How far would prisoners be allowed to travel?

Discussion in 'UK PoW Camps' started by Eallen1968, Apr 11, 2021.

  1. Eallen1968

    Eallen1968 Member

    Hi just wondering if anyone can help. My grandad was a German in a POW camp in Scotland. I have no idea when or where. I know when he married my Glaswegian granny in 1949 his registered address was as a labourer on Tererran farm in Moniaive in Scotland. I've contacted the Bundes Archiv ( he was Luftwaffe) to ask for any details they might be able to send me but I was wondering how far pows would be sent out to work on farms during their detention. It may help me narrow down where he might have been interned. Thanks for any suggestions.
     
  2. Tricky Dicky

    Tricky Dicky Don'tre member

    What is his name

    TD
     
  3. CL1

    CL1 116th LAA and 92nd (Loyals) LAA,Royal Artillery Patron

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  4. Tricky Dicky

    Tricky Dicky Don'tre member

    This one isnt far from Glasgow - Patterton Camp might have been the starting point :unsure::whistle:

    TD
     
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  5. Eallen1968

    Eallen1968 Member

    Sorry his name was Herbert Schareina dob 19.2.1914 Gallinden East Prussia
     
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  6. Tricky Dicky

    Tricky Dicky Don'tre member

    Ah yes - you may need to go through - ScotlandsPeople - I would assume that he 'naturalised' - there are no records of this in The National Archives but as he was in Scotland its likely they have there own records and this file may contain details that answer some of your questions

    I would assume he naturalised prior to the marriage, maybe not

    I am moving in areas I have no knowledge of but it may open up some for you to explore/research

    TD
     
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  7. AB64

    AB64 Senior Member

    By 1949 would he not basically be an ex-POW pretty much a free man and maybe staying on the farm as well as working there but able to travel about with no real limit.

    Its not really an area I know but I get the impression by late 1948 most of the Germans who wanted to go home had but we had encouraged some to stay to help as agricultural labourers. German prisoners of war in the United Kingdom - Wikipedia has a few odds and ends that may be interesting under repatriation and relationships etc. It may be a fair assumption that if he stayed on voluntarily to work he remained in the same area he had been a prisoner, but it is also possible when men were asked to remain in the UK they were asked to go to areas where they were most needed - I am just putting out ideas though.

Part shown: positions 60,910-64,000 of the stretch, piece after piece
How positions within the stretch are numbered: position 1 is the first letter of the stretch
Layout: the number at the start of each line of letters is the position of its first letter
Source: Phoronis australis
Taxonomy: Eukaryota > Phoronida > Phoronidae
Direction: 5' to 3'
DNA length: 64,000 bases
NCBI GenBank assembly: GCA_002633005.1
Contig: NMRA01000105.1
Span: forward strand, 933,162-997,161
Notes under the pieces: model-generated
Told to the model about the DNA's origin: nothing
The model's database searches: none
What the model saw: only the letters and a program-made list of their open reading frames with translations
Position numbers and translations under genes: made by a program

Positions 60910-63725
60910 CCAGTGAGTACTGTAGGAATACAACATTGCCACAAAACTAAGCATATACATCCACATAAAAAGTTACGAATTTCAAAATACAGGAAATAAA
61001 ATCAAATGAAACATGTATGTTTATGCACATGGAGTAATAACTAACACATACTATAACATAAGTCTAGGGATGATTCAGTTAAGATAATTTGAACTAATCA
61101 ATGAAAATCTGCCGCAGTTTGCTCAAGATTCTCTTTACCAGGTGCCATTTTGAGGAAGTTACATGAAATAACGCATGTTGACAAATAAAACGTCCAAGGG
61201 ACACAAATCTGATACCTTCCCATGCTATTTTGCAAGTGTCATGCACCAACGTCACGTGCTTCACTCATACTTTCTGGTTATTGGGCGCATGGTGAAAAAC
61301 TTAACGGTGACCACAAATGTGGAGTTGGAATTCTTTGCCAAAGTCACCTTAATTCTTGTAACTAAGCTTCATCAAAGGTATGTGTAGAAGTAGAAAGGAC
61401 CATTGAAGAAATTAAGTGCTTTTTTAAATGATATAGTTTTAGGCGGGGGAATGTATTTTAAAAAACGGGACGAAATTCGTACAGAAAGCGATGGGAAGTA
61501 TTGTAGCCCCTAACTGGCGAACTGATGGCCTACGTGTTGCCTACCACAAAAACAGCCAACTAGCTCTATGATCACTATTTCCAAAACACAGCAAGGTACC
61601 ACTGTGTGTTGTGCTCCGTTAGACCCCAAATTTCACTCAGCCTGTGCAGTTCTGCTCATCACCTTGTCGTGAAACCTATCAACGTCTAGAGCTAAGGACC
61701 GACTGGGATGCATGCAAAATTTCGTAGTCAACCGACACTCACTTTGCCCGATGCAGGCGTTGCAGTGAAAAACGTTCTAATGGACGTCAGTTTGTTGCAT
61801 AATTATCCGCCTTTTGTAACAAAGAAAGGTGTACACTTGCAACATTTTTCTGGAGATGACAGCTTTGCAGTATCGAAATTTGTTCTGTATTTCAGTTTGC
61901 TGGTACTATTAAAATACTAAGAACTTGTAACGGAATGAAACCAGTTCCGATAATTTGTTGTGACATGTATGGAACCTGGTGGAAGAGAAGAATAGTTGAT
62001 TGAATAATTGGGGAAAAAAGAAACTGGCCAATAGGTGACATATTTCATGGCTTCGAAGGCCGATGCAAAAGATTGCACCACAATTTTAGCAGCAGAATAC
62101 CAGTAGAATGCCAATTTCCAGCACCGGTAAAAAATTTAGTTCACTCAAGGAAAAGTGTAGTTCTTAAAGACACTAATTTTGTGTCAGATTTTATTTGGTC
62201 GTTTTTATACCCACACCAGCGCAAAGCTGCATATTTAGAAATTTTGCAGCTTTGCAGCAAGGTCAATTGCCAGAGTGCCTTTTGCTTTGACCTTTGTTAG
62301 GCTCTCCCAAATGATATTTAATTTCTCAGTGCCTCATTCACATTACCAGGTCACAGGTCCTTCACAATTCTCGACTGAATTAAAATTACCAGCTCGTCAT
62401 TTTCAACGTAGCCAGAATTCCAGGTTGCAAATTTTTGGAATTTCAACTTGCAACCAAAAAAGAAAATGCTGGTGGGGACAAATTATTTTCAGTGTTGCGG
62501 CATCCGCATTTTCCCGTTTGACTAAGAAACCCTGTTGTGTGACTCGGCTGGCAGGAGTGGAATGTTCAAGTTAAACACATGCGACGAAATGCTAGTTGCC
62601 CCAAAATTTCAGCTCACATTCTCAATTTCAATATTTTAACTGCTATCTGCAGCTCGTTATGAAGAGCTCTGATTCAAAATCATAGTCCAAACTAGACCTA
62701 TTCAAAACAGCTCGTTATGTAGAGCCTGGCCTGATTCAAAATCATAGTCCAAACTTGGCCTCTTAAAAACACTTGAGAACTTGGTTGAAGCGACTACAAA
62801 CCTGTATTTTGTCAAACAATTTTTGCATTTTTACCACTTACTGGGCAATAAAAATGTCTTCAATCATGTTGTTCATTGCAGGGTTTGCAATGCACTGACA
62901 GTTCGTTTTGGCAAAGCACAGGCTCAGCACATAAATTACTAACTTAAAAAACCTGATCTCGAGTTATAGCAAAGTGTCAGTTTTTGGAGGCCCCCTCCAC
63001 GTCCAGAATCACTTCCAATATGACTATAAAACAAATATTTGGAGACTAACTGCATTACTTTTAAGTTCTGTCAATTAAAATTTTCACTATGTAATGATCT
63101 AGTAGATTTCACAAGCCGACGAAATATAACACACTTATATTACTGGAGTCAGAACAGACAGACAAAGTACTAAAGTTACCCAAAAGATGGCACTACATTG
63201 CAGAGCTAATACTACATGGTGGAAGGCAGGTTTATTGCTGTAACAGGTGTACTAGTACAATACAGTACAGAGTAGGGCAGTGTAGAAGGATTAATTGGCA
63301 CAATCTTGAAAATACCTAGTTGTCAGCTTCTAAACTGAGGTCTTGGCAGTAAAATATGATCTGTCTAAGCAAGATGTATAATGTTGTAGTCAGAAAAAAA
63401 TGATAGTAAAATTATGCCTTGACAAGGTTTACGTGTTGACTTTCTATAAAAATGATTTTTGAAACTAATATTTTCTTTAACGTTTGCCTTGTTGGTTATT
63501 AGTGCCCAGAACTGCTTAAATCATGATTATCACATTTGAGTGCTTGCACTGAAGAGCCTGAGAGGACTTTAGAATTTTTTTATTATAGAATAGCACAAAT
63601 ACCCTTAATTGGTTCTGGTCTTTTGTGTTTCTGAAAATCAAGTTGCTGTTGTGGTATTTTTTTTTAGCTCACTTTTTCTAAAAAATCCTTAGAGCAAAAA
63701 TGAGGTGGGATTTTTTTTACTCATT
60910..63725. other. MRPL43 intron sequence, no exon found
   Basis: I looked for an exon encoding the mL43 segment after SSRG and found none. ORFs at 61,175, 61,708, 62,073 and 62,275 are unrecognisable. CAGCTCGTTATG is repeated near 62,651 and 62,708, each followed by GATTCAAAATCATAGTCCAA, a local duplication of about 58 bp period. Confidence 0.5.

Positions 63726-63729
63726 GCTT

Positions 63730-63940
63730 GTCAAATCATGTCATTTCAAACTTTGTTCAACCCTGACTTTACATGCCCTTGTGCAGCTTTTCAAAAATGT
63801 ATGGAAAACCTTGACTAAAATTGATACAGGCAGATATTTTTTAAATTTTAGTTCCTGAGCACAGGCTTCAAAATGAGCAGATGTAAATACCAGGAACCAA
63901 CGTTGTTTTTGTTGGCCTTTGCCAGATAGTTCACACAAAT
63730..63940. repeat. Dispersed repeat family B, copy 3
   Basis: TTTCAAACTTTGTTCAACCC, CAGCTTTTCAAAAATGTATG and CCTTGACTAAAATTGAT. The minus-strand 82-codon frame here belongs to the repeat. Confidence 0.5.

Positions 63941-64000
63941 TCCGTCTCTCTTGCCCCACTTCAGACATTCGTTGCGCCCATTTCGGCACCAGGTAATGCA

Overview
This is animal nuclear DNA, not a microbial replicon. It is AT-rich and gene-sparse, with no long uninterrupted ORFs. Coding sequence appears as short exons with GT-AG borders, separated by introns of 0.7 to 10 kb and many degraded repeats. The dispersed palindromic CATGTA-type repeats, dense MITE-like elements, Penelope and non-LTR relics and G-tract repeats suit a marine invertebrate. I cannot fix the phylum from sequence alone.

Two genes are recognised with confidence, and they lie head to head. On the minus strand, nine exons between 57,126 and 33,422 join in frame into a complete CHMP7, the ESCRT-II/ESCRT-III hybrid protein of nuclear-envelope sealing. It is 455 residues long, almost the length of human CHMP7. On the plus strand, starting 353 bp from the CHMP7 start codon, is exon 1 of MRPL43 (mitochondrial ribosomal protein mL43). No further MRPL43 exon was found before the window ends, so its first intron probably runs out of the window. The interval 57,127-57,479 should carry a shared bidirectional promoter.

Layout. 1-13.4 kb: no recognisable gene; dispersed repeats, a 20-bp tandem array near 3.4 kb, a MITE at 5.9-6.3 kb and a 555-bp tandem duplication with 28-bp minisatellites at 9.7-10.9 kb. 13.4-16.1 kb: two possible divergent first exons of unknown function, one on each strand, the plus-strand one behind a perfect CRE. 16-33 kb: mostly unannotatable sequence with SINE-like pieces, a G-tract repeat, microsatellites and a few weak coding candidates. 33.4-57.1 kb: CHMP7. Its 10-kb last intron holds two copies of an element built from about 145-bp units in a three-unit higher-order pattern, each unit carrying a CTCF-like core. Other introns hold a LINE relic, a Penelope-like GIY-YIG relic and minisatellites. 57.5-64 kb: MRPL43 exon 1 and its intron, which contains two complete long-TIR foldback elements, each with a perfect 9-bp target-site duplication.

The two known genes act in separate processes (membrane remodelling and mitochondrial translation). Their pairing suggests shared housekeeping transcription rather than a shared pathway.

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  8. Eallen1968

    Eallen1968 Member

    Thanks very much. Yes I'm on Scotlands People too. I know he had to attend the local police station in Glasgow regularly and doesn't appear on the electoral register as I don't think that was allowed. I'll keep digging.
     
  9. Tullybrone

    Tullybrone Senior Member


    Hi,

    I agree with Alistair’s opening paragraph. He would no longer be an “enemy alien” but merely an “alien” with an obligation to maintain contact with the local Police.

    It’s worth remembering that post war the former East Prussia became part of the USSR - now part of the Russian Federation - and that the former German residents were forcibly evacuated westwards ahead of the 1944 Russian invasion.

    Steve
     
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  10. Osborne2

    Osborne2 Well-Known Member

    Moniaive. To be certain of his meeting up initially with his future wife and his POW Camp/Hostel, I suggest finding out if gran was in the Women's Land Army or the Women's Timber Corps. They were still extant post war out in the fields or forests, distributed across the UK rather like the prisoners as they were doing the same work. Their hostels may have been in the same area as grandad's. From 46 (can't remember the exact date) prisoners could walk out from their camp for five miles. From Christmas 46, enter homes without commandant's permission. So meetings possible early on too.
    All camps closed by end of July 48. Men either stayed employed with the current employer they were billeted to or visited daily from their accommodation, or worked in a labour gang at a hostel run by the local county agricultural executive. In my county (England - not sure about Scotland) )they took over at least two existing hostels straight from the military. Men paid to stay there from their wages which were at national rates. County Ag Exec records held in my county in county records office.

    Given its location, I am beginning to suspect the main camp you might have a chance with is 22 Cumnock, and possibly a hostel outstationed from the main camp. Hostels in Scotland Wales and parts of Northern England could be tens of miles from the main camp. Moniaive looks so small I suspect a billet at a farm. I don't know the area.
    This is a good list to use.Prisoner of War Camps (1939 - 1948) | Historic England
    I checked Martin Richards' site at https://www.systonimages.co.uk/f162439760 but 22 is a camp whose records he has not copied. There would be lists of attached hostels in there.
    TNA camp records not on line can be copied by at least two members of this forum (from memory) but I will leave that to you to decide.
     
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  11. Eallen1968

    Eallen1968 Member

    I know he met my granny at the dancing in Glasgow. She's dead now and no-one left to ask but she was a single mum prior to meeting my grandad and I don't think i've ever heard mention of her being involved in any activities like those you mentioned. I'm contacting the ICRC for help and hoping the BundesArchiv help too. Otherwise its a mystery.
     

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